Dead Space 2 is incredibly instinctive and easy to play. Switching between weapons, reloading, using primary and secondary fire - its like you were born with an electricity-spitting javelin gun in your hands. For a game that relies on shock attacks from hidden enemies, instinctively being able to equip guns, reload or use health is very welcome and helps you survive a lot of those surprises that constantly spring out of the deep, dark shadows. If Dead Space was all about a terrified Isaac trying desperately to survive, Dead Space 2 shows us an Isaac ready and able to clear a room full of necromorph scum.
Despite the greater focus on action, Dead Space 2 is still a very dark story. However, among all the shadows, it is a fantastic looking game. From Isaacâ€™s suits, especially the bulky and beat-up CEC Vintage suit, to the necromorphs, where every one is more disgusting than the last, everything is designed extremely well. Though most of the game is played in semi-darkness, often with only the RIGâ€™s holographic directional system or your gunâ€™s targeting light to help you find your way, there are times when you walk into some beautiful and dramatically lit areas.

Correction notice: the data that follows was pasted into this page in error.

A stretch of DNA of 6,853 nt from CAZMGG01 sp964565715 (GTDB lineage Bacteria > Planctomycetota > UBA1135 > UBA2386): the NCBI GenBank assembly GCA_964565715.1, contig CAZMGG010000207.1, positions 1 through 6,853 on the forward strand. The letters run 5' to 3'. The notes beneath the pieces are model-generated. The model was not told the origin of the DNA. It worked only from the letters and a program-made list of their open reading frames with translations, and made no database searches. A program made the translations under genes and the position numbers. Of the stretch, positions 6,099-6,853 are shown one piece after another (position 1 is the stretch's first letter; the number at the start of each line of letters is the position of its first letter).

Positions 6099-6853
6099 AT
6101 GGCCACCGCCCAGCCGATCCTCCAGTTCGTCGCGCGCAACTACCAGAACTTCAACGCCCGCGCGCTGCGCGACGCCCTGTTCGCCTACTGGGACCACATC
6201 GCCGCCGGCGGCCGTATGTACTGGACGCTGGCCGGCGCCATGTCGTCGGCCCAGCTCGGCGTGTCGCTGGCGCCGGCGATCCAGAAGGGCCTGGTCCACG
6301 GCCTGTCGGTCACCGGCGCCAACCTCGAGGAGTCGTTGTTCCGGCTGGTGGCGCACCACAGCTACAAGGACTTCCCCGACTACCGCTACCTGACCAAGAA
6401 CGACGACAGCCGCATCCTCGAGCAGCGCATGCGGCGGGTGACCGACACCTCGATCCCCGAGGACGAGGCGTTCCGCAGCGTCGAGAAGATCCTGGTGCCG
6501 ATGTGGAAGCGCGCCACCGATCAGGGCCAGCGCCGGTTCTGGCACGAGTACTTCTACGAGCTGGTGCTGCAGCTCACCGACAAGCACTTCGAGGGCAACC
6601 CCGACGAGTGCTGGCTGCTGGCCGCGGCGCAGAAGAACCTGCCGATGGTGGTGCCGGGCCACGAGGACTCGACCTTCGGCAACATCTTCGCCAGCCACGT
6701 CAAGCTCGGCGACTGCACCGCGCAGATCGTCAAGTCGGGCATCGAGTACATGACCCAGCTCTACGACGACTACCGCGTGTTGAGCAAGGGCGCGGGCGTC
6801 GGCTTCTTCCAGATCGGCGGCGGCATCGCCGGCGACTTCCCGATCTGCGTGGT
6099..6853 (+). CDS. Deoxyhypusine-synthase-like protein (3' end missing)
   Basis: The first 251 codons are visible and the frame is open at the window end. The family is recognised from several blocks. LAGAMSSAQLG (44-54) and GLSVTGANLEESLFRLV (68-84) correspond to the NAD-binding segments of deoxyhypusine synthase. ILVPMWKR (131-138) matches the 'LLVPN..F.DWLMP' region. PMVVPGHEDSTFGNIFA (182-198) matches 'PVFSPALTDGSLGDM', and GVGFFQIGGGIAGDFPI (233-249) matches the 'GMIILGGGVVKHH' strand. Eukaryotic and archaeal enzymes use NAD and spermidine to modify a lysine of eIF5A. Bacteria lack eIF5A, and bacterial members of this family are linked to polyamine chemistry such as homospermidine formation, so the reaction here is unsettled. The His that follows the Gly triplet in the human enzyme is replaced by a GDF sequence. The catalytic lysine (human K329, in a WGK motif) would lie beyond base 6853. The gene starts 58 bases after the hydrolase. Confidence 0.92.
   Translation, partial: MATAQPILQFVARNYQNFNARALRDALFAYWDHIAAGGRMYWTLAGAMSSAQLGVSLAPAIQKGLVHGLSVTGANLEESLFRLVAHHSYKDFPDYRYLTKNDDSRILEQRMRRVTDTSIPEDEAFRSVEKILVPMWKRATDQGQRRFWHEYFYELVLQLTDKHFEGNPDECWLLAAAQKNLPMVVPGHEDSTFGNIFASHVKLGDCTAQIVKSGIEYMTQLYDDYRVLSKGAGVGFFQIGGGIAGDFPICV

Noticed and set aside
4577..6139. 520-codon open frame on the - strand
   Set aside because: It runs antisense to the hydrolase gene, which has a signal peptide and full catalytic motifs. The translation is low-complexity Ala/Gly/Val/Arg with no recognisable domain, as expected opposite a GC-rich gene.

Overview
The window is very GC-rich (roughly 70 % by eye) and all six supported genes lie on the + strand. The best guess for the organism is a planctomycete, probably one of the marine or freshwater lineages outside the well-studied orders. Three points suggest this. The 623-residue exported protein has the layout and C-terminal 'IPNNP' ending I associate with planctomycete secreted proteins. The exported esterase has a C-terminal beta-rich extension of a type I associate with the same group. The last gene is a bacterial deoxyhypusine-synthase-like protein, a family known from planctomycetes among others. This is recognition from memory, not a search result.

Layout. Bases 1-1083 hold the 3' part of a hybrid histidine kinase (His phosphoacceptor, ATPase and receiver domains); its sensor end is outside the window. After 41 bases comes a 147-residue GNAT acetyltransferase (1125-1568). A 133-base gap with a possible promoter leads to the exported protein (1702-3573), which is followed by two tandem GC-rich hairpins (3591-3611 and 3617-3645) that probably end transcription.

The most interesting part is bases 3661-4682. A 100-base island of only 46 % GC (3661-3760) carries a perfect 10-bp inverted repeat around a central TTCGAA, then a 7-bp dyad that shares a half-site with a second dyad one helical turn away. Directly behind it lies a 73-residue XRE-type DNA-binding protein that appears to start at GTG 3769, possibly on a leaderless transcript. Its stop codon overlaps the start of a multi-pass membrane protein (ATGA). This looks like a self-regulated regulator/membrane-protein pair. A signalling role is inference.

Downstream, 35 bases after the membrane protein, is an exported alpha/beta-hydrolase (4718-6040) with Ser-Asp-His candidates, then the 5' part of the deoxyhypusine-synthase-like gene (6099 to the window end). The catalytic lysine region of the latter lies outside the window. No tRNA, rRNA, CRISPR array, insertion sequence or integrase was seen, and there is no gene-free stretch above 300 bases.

But, within the darkness, Dead Space 2 is full of some wonderfully gruesome deaths, plenty of extreme and inventive kills. Yes, Isaac is a very likable guy, but I have never enjoyed seeing any gaming character getting killed as much as him. If heâ€™s not getting his arms ripped off in showers of blood, heâ€™s getting cut completely in half, or eaten, or speared, or he might get his head severed from his shoulders while meat glistens, blood seeps from the ragged wound and bone catches the glimmer of a flickering and dying light.
Along with the deaths are the kills. Dismembering is just as important in Dead Space 2 as in the original. Shots to the body donâ€™t work nearly as well as lopping off a leg and an arm. But, you always have to keep in mind the Zombieland â€˜double tapâ€™ rule. Just because theyâ€™re down, it doesnâ€™t mean theyâ€™re dead. In Dead Space 2, when in doubt, stomp it into pulp [I can attest to the sheer, glorious fun of this - Ed]. But you arenâ€™t just limited to shooting and stomping. Isaac still has the telekinesis and stasis abilities from the original game. Stasis will slow down fast approaching necromorphs, while with your telekinesis you can pick up various objects and use them as thrown weapons. Both are very easy to use in combat and are also needed to get though some minor puzzle elements such as replacing high voltage fuses or slowing down slamming doors.